AUSTRALIAN Catholic Bishops’ Conference president, Archbishop Francis Carroll, while rejoicing at the demise of Saddam Hussein, is still questioning the morality of the war on Iraq.
Archbishop Carroll of Canberra and Goulburn, in an interview with Vatican Radio on April 10, said he still did not believe the war had been a last resort option, and he warned of the dangers and long-term implications of pre-emption.
‘Well if this spells the end of the war, it’s cause for great rejoicing and thanksgiving,’ he said.
‘And one can only hope then that there will be a quick resolution of any remaining conflict and that the arrangements being put in place in Iraq will eventually lead to a lasting peace and some joy for the citizens of Iraq.’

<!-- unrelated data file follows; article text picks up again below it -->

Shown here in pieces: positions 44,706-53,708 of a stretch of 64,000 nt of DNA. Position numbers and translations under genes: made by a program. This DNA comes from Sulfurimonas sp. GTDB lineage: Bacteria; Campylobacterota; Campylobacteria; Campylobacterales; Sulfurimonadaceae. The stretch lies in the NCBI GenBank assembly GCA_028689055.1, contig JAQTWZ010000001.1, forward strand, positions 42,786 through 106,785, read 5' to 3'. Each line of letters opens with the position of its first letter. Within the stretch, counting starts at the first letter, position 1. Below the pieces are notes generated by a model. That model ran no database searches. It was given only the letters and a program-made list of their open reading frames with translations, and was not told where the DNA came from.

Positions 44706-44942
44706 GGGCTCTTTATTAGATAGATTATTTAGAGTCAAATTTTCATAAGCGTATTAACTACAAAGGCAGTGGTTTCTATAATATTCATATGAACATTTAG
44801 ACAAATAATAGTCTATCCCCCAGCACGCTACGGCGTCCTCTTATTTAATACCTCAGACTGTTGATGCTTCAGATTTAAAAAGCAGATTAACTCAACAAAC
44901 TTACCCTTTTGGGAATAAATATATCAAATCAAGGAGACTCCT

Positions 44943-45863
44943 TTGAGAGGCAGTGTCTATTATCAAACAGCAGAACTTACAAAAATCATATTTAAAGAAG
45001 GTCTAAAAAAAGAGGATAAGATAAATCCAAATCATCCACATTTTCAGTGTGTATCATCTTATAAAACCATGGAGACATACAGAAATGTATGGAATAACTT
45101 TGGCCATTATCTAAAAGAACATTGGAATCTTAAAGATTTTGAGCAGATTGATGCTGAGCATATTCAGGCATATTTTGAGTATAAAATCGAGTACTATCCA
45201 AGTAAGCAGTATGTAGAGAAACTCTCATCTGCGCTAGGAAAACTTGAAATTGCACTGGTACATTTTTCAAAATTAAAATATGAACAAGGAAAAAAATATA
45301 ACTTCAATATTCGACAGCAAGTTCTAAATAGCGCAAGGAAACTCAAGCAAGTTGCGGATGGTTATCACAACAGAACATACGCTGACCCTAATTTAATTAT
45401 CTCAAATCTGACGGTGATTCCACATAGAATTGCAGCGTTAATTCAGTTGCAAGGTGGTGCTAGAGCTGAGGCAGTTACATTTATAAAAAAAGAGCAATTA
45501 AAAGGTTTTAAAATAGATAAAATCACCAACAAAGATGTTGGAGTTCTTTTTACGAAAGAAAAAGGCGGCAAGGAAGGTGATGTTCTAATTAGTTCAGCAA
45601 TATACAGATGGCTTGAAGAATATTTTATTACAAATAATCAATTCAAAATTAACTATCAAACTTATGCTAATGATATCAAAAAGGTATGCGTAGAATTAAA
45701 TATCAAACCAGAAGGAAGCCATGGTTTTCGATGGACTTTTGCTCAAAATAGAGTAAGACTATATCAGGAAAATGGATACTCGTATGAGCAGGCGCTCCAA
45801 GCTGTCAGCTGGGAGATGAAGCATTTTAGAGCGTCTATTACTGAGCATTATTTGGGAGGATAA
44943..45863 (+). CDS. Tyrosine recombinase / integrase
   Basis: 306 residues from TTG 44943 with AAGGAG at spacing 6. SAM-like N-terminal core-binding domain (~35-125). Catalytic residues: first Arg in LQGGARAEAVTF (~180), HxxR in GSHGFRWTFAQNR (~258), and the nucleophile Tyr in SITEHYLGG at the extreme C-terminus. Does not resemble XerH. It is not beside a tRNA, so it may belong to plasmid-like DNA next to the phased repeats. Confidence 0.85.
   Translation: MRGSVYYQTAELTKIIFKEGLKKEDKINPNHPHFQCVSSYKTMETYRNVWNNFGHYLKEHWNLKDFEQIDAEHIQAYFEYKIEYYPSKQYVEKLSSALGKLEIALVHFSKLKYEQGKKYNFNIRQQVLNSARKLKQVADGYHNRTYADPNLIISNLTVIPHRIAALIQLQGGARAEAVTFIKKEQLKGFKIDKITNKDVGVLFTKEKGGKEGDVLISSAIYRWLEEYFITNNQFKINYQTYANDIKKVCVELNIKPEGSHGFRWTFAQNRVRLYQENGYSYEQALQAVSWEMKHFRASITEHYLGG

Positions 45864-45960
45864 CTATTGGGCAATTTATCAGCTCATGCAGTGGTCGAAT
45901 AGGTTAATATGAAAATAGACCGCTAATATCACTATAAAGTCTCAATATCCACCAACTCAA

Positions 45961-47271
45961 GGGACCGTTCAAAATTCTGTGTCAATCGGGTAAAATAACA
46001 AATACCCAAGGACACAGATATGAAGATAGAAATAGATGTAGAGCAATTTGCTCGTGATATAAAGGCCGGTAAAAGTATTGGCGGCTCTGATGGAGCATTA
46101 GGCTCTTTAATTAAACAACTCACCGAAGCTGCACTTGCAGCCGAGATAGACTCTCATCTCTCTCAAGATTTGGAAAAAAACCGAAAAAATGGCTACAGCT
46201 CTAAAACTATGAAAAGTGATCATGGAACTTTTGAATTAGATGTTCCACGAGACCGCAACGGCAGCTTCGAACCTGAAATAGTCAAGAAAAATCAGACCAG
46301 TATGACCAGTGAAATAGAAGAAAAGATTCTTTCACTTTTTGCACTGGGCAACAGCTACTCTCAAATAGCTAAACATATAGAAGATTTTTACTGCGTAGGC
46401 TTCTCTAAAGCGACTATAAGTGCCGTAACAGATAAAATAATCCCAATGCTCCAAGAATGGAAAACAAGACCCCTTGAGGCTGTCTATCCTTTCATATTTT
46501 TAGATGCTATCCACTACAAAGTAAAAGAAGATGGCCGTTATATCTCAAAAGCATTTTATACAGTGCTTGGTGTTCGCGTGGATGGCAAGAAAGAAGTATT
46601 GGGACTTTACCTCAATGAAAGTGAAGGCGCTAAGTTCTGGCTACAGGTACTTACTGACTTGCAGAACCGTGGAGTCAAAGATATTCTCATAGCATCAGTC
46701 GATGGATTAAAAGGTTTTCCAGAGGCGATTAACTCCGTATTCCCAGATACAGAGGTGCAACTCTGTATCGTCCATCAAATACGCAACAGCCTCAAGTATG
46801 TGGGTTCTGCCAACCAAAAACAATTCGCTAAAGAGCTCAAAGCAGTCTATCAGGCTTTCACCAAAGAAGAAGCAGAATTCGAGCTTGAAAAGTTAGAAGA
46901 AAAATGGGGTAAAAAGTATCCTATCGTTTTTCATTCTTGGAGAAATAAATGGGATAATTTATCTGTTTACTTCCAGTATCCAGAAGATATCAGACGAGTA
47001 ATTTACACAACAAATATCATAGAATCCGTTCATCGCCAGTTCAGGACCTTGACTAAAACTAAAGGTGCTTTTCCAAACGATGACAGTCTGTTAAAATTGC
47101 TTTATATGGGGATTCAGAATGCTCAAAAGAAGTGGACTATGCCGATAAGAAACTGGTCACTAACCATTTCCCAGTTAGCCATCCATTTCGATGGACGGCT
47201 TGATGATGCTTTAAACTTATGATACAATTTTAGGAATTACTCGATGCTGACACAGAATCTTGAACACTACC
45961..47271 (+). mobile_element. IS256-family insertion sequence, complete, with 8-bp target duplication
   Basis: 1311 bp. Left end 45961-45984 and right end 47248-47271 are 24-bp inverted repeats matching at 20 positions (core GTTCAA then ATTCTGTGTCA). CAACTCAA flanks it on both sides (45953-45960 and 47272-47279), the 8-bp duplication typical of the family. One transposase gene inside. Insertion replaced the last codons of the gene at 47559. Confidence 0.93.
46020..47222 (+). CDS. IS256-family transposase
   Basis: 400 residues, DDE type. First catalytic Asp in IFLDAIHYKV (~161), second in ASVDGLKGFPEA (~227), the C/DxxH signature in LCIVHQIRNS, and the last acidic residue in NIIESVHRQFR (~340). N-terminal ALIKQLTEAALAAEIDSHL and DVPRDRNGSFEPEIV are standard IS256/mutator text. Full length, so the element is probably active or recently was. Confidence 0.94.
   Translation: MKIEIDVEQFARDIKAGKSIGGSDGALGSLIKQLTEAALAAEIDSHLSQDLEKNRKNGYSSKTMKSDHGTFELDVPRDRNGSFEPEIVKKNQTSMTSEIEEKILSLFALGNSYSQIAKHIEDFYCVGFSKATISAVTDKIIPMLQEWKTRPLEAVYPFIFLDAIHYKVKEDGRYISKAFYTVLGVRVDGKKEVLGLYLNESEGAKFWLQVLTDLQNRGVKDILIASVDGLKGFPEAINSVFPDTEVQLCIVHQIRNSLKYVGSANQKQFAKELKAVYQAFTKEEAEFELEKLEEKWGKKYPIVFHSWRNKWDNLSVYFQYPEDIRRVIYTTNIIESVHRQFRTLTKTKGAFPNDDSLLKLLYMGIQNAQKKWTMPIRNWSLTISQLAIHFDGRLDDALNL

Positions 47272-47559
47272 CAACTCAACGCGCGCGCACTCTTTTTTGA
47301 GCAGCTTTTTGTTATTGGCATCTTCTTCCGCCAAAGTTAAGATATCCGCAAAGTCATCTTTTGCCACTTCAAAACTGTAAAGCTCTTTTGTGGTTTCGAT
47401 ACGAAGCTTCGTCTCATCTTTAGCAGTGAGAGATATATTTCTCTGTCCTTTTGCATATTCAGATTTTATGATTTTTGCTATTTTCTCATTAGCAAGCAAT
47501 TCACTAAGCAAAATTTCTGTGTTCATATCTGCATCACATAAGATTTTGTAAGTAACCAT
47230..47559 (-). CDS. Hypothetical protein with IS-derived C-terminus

Archbishop Carroll said he was not surprised that public support for the war had grown once Australian troops became involved.
‘It’s still, though, very significant that half the population would still be against the war in spite of the fact that Australian troops were fighting on one particular side,’ he said.
‘I would believe myself that even though the campaign would be judged now as successful, and please God it will prove to bring about all sorts of positive things, the morality of the original decision must still be questioned.
‘I believe that it was not clearly shown that war was used as a last resort.